V-Agents:	15% chance of permanent effect +5% / additional
			exposure

If affected roll on following table:

	01-20		Min. Brain Damage (-1 IQ)
	21-40		Min. Peripheral Nerve (-1 PP)
	41-60		Min. Paralysis
			leg: -1 PE, -25% spd, arm: -1 PS, -1 PP)
	61-80		Min. Respiratory Damage (-1 PE)
	81-85		Maj. Respiratory (-2 PE, -1 PS, -3 spd)
	86-90		Maj. Paralysis
			(leg: -2 PE, -50% spd, -2 dodge;
			 arm: -2 PS, -2 PP, -20% skill)
	91-95		Maj. Peripheral Nerve (-2 PP, -1 PS, -3 spd)
	96-00		Maj. Brain Damage (-3 IQ, -1 MA)

 

Notes on Nerve Agents: Nerve agents are an extremely toxic poisons originally developed from insecticides (organophosphates mostly). The agents work mainly by inhibiting the production of cholinesterase at synaptic junctions (nerve to nerve and/or nerve to muscle) which also leads to a buildup of acetylcholine in affected areas. Although there is a treatment for nerve agent poisoning, the possibility of permanent damage still exists. This is due to the following reasons:

  1. the inability of atropine to reactivate inhibited cholinesterase (only prevents further damage);
  2. inability of reactivators to penetrate blood-brain barrier;
  3. rapid chemical change in inhibited cholinesterase prevents reactivation by treatment.
  • Also note that atropine is highly toxic at effective doses! Auto-injectors or military medic training is required to prevent poisoning. (-20% on other medics and first aid)

 

II. Incapacitating Agents

A. Psycochemicals

1. BZ (classified, 3-quinuclidinol ())

  • white crystalline solid or fine aerosol
  • Effects: Save vs. non-lethal poison (-3)
  • Save: no effect
  • Fail: Onset 1d6x10 min after exposure.
  • Times start at onset of symptoms: 1-4 hours: dizziness, vomiting, blurred vision, confusion, and drowsiness, IQ, ME, PP at -75%, All other abilities at -50%, -40% to skill rolls, -4 to init., strike, parry, dodge rolls 4-12 hrs: unable to respond to stimulus, loss of muscle control- no actions possible! 12-96 hrs: drowsiness, confusion, unpredictable behavior, slow return to normal, IQ, PE at -50%, skill rolls at -20%, -2 to init, strike, parry, dodge
  • Dispersal: Bombs Spray Tanks Sabotage
  • Area of Effect: 100' 50'x500' contaminated water
  • Persistence: 1d4 hours
  • Protection: Environmental armor or better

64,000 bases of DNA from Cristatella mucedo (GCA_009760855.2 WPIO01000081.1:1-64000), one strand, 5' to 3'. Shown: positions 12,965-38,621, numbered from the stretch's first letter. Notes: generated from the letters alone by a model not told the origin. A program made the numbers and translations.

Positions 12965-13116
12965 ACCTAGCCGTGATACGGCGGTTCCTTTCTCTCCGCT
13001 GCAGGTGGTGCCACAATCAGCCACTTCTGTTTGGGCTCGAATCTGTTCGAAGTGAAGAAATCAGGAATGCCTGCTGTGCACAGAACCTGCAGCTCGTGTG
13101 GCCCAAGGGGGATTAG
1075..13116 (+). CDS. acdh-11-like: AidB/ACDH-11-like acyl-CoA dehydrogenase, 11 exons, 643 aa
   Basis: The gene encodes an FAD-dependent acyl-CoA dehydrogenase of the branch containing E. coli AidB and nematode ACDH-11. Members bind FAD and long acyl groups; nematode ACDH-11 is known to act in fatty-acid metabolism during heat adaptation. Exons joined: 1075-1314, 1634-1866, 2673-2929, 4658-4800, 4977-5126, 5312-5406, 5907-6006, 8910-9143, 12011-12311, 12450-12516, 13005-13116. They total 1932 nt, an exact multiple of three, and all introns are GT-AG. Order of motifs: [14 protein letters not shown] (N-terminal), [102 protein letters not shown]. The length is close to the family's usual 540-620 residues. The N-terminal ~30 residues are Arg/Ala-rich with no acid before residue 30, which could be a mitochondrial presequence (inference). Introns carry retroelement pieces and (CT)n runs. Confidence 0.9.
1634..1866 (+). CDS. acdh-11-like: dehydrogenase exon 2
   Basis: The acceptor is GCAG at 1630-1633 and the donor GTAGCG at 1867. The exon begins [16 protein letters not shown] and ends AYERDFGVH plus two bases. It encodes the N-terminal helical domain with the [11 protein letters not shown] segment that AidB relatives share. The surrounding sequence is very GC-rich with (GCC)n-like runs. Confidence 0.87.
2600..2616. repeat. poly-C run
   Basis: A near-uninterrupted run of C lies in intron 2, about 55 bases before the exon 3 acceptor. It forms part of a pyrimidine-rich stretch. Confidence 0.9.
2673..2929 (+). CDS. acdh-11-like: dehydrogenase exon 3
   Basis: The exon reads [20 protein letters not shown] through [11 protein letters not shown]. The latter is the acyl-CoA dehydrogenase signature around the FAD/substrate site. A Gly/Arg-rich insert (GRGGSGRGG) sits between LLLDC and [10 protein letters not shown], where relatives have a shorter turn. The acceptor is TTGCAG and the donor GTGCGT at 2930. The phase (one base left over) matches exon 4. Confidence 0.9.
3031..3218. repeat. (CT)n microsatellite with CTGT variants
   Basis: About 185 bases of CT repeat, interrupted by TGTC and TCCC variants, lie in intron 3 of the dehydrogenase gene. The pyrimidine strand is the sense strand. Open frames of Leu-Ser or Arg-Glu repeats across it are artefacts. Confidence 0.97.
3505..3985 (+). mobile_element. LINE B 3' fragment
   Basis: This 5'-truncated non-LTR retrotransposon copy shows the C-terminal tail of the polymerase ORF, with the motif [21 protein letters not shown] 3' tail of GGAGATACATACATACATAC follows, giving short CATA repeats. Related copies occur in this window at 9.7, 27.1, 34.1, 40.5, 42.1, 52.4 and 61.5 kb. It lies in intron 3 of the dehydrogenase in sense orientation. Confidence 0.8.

• Treatment: Physostigmine reduces stage I and II durations by 75%, Atropine may be used but only reduces effect by 25% (both drugs incapacitate victim for duration of effect)
  • Effective Dose:100 mg min/ m3

 

III. Biological Agents

Notes on Biological Agents: Biological agents are fairly specific in nature. To be an effective weapon biologicals must meet certain criteria.

  1. The agents should be transmitted by a natural vector (arthropod mainly, endemic to the target area) or ideally airborne in nature.
  2. The agents should be capable of incapacitating (at least) or killing (at best) a large segment of the target population in a relatively short time.
  3. There should be no or questionably effective vaccines and/or treatments.
  4. It should be self limiting (you don't want a plague that takes out your own country).
  5. It should be capable of rapid dissemination.

 Unfortunately, there is no such thing as a perfect bio weapon.

  1. Disease agents that are selective for a target species (e.g. will affect humans) may not work against a closely related species (e.g. elves are unaffected-GM's choice).
  2. No matter how lethal a disease is, it is estimated that a minimum of 5% of the population will be unaffected (sorry no genocidal easy kills-unless a cloned population).
  3. Many diseases have effective antibiotic therapy.
  4. Good health care and sanitation will prevent attacks from breaking out in an epidemic.
  5. Military units aren't as affected as civilian targets (dispersal of troops and good preventative care in military units). [[Note: more satire from original -- As with chemical weapons, magic and psionics are an effective treatment for all biological agents. If GM allows it these treatments may negate permanent effects of some diseases. It is up to the GM to decide which life forms are affected by diseases. Unaffected life forms are the same as chemical weapons, plus full conversion borgs are unaffected by all diseases that do not affect the nervous system.]]